One of the brightest stars in the Mosaic regulatory constellation is allowing LSA to do “aerial work.” In today’s LSA, the only compensated activities Americans can perform are flight instruction and limited towing operations. Any more is prohibited by SP/LSA regulations. Why is this important? Since 2014, LAMA has explained that light aircraft could be used productively for many work missions, although the Association was careful to stress that it was not advocating for passenger or cargo hauling. Many other aerial working activities were demonstrated to FAA. Agency rule writers agreed and the opportunity is coming with Mosaic. Admittedly, the community does not yet have all the information needed on what pilot credentials will be required to use Mosaic LSA for aerial work, but as the agency weighs comments and discusses this internally, we hope Flight Standards (which manages such things) will remain as reasonable as the Aircraft Certification group. In this article I am pleased to observe one credible use of an LSA to do some serious aerial work.
Little Airplanes Doing Big WorkAs we head into the Christmas holidays, Italian gyroplane producer, MagniGyro, sent news about their support for and work with an organization called the Elephant Protection Trust. Here is a key excellent example of how such aircraft can be used productively and effectively. To spot elephants, aerial vehicles are reportedly best and ones that can fly slowly enough to observe details are optimal. Fixed wing aircraft can do some of the same work, but must constantly circle and they still fly at speeds beyond optimal for such observations. A helicopter is prohibitively expensive and requires too much maintenance. As such, helicopters are not a real consideration. Enter gyroplanes. These aircraft — which fly somewhat similarly to a fixed wing aircraft — can be excellent for such aerial observation. Their maintenance is vastly less than that required by a helicopter. People at the Elephant Protection Trust have embraced gyroplanes, and I'm pleased to present some details of their story, as provided by MagniGyro. "Today, we're excited to take you on a journey into the world of Magnigyro in the heart of South Africa," wrote the company exuberantly! "As you know, flying gyros is a beautiful hobby shared by many people all over the world. For some people, however, this hobby has become an important job with a big role in the protection and defense of wildlife. "A great example is given by our friend Keith Hellyer who dedicates his life to fight every day against poachers with his fleet of three M24 Orion gyros and one M22 Voyager in the Tsavo’s Kasigau corridor in Kenya. The aircraft are used to monitor elephant movements, acting as deterrent against poachers and pinpointing the presence of intruders so that ranger patrols on the ground can be directed towards them. "The M24 Orion (side-by-side, enclosed) in particular has proven to be a valid ally in this important task, allowing rapid travel and immediate intervention. "Happily, this is not the longer the only example," MagniGyro continued. "A new luxuriant green M16 Tandem Trainer (nearby image) was recently approved by the CAA and is aimed to be used to fly around in the Shamwari Game Resort, a 30,000 hectare game reserve situated in the heart of the Eastern Cape in South Africa. "Here is the largest population of private free-roaming black and white rhino animals in South Africa. "Safari Operation Manager Andrew Kearney is working hand-in-hand with instructor Caroline Zalewsky Blane to bring the gyro from Johannesburg to Port Elizabeth in an exciting two-day trip," said the Trust. "The new gyro will assist the rangers in supervising these fascinating animals during the regular surveillance of the reserve." Appreciation Expressed: "The Wildlife Works Elephant Protection Trust wishes to send a massive thank you to Rob Collinge for his generous donation of his beloved gyrocopter to our aerial surveillance team. This support will ensure that aerial patrols are conducted in the vital area of the Kasigau Corridor, thus keeping an eye on the wildlife and their habitat in the Tsavo Conservation Area. "Rob first learned to fly in Kenya in 2004 and has a deep knowledge of Kenya’s hidden wild places. We are very grateful that Rob's passion for wildlife and flying has led him to donate his gyrocopter to this cause."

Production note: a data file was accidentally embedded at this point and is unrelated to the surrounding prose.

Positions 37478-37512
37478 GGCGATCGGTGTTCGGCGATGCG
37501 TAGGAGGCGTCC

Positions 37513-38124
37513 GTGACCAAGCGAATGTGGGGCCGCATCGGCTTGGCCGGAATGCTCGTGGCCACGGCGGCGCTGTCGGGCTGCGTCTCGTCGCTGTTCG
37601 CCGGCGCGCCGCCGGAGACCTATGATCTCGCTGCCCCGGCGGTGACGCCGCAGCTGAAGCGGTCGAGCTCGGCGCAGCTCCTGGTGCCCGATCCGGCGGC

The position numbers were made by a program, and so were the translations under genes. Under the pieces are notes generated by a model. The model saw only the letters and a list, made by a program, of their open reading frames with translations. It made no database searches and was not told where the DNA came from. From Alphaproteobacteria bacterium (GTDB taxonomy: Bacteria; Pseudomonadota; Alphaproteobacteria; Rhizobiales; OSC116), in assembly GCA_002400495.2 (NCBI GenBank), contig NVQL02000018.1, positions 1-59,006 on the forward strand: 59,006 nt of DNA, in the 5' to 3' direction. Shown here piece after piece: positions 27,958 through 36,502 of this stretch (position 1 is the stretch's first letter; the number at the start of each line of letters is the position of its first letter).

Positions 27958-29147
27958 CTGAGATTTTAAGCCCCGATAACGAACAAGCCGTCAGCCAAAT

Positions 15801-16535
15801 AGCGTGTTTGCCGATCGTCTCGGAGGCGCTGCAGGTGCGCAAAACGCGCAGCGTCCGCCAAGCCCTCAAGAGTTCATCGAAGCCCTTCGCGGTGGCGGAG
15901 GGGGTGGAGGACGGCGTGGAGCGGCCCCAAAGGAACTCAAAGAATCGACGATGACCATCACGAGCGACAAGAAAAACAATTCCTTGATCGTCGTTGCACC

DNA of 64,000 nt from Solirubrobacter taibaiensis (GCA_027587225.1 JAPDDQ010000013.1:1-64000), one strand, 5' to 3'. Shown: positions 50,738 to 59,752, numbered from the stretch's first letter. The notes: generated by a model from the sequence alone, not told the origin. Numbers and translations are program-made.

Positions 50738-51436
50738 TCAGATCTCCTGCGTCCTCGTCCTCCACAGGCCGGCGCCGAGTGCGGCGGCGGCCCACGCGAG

The elephant population in Kenya is increasing by 5% annually with the total population estimated to be just over 36,000."A big thank you to Magnigyro for their continued partnership, and keeping our gyrocopters durable and safe," expressed the Trust. "We recently received two sets of rotor blades (nearby image) that will ensure our gyrocopters are well suited for a multitude of tasks."
Why Should You Care? …about Aerial WorkOther than the fascinating story of giant elephants protected by little gyroplanes, why should you be interested in the opportunity for a company to sell into the aerial work market? Aerial work is helpful because a manufacturer that can sell some units for a commercial purpose may sell these work machines at a higher profit margin. In turn, this should strengthen their business, helping to ensure they can continue to provide parts and service for the airplane you bought from them. Healthier businesses can support their customers better. That alone makes the effort worthwhile. These aircraft perform useful activities while consuming less fuel and making less noise, bringing further benefits to the idea of aerial work.
- Magni USA, U.S. importer contact info, on this website
- MagniGyro of Italy, contact info and all content for brand, on this website
- Pilot Report on MagniGyro — also see video below
- Elephant Protection Trust, organization website — you can donate if interested